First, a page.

The spread of the new coronavirus has laid bare the potential danger of South Korea’s economic overreliance on China.
Korea relies on the neighboring country with the world’s largest population and second-biggest economy for a quarter of its trade and a third of its inbound tourists.
Notably, materials and parts account for more than 60 percent of its imports from China, leaving many Korean manufacturers vulnerable to supply chain disruptions there.
The country’s largest carmaker Hyundai Motor and affiliate Kia Motors halted the operation of all local assembly lines Monday due to the lack of parts produced by their China-based suppliers. It marks the first time Hyundai’s domestic assembly lines have come to a complete halt since 1997, when one local manufacturer affected by the Asian financial crisis stopped supplying parts.
Chinese authorities called on manufacturers to stop operations until Sunday, a week after the end of the Lunar New Year holiday, in an effort to keep the virus epidemic, which originated in the central Chinese city of Wuhan, from spreading further.
Beijing’s decision not to extend the stoppage beyond Sunday raises expectations that Hyundai and Kia may normalize their domestic production, which accounts for about half of their total output, in the coming weeks.
There is still no guarantee that the resumed production in China will not be disrupted again if the coronavirus crisis is not contained soon.
Aside from their production loss, Hyundai and Kia have decided to extend 1 trillion won ($842 million) in financial support to help their domestic parts suppliers, which number more than 350, weather the fallout from the coronavirus outbreak.
The emergency of Korea’s automaker group stands in sharp contrast to Japanese rival Toyota Motor, whose production has remained largely unaffected by the spread of the coronavirus. The Japanese carmaker has had little trouble replacing disrupted supplies from China with parts produced locally and in Southeast Asian nations.
Japanese industries overall seem less worried than their Korean counterparts about supply chain disruptions in China as a result of efforts to build additional manufacturing bases outside China. The “China plus one” approach has been expedited especially since 2010 when Beijing took trade retaliation against Tokyo in a territorial dispute over islets claimed by both sides.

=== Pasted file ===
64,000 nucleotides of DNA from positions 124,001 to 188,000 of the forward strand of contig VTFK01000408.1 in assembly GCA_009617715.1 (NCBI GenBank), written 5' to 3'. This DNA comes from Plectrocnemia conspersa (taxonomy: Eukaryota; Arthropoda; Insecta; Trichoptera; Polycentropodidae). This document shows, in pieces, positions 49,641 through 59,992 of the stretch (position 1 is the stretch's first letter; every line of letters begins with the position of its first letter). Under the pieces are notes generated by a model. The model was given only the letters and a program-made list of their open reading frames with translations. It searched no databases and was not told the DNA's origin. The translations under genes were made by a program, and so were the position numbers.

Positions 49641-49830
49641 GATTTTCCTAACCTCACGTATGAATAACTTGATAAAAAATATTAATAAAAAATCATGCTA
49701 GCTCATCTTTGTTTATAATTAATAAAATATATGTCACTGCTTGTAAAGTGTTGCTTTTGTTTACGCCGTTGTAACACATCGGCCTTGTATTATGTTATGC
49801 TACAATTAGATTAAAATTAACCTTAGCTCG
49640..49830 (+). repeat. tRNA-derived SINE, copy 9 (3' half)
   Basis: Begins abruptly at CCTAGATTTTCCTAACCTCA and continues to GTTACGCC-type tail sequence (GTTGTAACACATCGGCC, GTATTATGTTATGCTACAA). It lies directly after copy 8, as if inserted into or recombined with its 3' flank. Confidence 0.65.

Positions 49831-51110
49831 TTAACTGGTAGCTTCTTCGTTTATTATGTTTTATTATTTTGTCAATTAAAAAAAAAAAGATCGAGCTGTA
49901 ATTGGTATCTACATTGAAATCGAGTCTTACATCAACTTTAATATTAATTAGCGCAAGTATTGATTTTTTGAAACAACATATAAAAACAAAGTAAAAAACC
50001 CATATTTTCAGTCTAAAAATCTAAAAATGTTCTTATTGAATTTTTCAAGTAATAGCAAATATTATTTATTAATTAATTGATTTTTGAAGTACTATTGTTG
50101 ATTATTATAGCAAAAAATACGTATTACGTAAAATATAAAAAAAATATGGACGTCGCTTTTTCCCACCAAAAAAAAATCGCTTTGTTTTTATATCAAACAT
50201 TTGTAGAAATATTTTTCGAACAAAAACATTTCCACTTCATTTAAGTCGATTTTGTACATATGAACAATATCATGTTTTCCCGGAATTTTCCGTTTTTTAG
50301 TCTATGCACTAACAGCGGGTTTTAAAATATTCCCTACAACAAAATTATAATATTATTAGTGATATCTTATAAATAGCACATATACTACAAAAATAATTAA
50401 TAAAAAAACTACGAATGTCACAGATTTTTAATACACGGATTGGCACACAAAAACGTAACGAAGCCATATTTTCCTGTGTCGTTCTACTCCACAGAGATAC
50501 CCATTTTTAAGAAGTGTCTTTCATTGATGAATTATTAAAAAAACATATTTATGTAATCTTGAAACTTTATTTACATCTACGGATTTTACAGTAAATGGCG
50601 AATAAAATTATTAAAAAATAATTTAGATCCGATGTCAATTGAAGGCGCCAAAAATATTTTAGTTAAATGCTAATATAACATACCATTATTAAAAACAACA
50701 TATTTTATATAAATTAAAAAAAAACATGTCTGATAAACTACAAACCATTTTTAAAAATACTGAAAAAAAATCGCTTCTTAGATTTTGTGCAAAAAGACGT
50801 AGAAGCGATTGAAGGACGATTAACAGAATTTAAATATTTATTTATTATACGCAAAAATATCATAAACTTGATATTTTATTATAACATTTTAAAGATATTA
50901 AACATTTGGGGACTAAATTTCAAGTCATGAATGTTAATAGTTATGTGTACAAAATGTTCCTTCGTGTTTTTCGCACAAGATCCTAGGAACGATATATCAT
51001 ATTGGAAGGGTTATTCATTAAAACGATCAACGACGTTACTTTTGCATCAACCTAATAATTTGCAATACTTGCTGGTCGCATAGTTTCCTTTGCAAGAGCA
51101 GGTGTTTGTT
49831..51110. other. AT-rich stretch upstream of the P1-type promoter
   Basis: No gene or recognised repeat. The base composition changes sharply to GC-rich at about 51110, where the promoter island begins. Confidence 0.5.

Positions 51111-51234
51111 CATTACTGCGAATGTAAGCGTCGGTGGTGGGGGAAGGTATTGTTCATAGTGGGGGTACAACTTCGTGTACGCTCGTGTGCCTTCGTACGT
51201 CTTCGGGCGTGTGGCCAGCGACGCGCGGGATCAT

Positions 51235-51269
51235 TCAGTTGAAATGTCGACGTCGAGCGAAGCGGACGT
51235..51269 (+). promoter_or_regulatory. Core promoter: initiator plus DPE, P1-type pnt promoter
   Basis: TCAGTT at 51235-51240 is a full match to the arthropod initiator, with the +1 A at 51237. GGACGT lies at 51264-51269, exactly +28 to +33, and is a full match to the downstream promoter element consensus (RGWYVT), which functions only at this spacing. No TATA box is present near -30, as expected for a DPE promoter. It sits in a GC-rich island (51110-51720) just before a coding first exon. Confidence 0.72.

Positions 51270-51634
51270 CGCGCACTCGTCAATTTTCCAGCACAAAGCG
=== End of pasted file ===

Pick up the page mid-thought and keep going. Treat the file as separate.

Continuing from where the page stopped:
But Korea has not learned its lesson from China’s economic reprisals in 2017 over its decision to allow the US to deploy an advanced missile defense system here, which Beijing regards as a threat to its security.
The country’s economic reliance on China has continued to deepen across all sectors over the past years. Economists now estimate that a 1 percentage point reduction in China’s annual growth will result in trimming 0.5 percentage point from Korea’s yearly growth.
Major international investment banks recently forecast that China’s growth rate would remain at 4.8 percent this year, down 1.1 percentage point from their average estimates a month earlier. In that case, Korea’s economy might grow far below 2 percent -- following a 2 percent expansion last year -- the slowest pace in a decade.
Korea is in urgent need of reducing China’s excessive influence on its economy, given the possibility that a similar type of contagious disease could hit China again and Beijing will resort to yet another economic retaliation in the course of diplomatic disputes.
Local companies should accelerate efforts to diversify overseas supply chains and export markets. It is also necessary to expand local production of core materials and components.
What is needed most is a fundamental shift in the ill-conceived economic policies pursued by President Moon Jae-in’s government since it took office in 2017.
The government should ditch its dysfunctional income-led growth policy backed by a string of labor-friendly measures, which has dampened corporate activity. Instead it should carry out regulatory, labor and structural reforms more seriously to encourage corporate investment.
Last year, facility investment in the country dropped 8 percent on-year, while outward direct investment by local firms jumped 15 percent. Foreign direct investment in Korea’s manufacturing sector also recorded an on-year decrease of 18 percent.
Changes in the economic approach that have proven misguided are all the more necessary to prepare for a possible global rebalancing of supply chains in the aftermath of the coronavirus crisis. The Moon administration should be quick to improve business conditions to attract both foreign and local companies that would be seeking to reduce their production in China down the road.
Serious efforts to lift regulatory restrictions and make the labor market more flexible could turn the short-term predicament caused by the spread of the coronavirus into a long-term opportunity for Korea’s economy.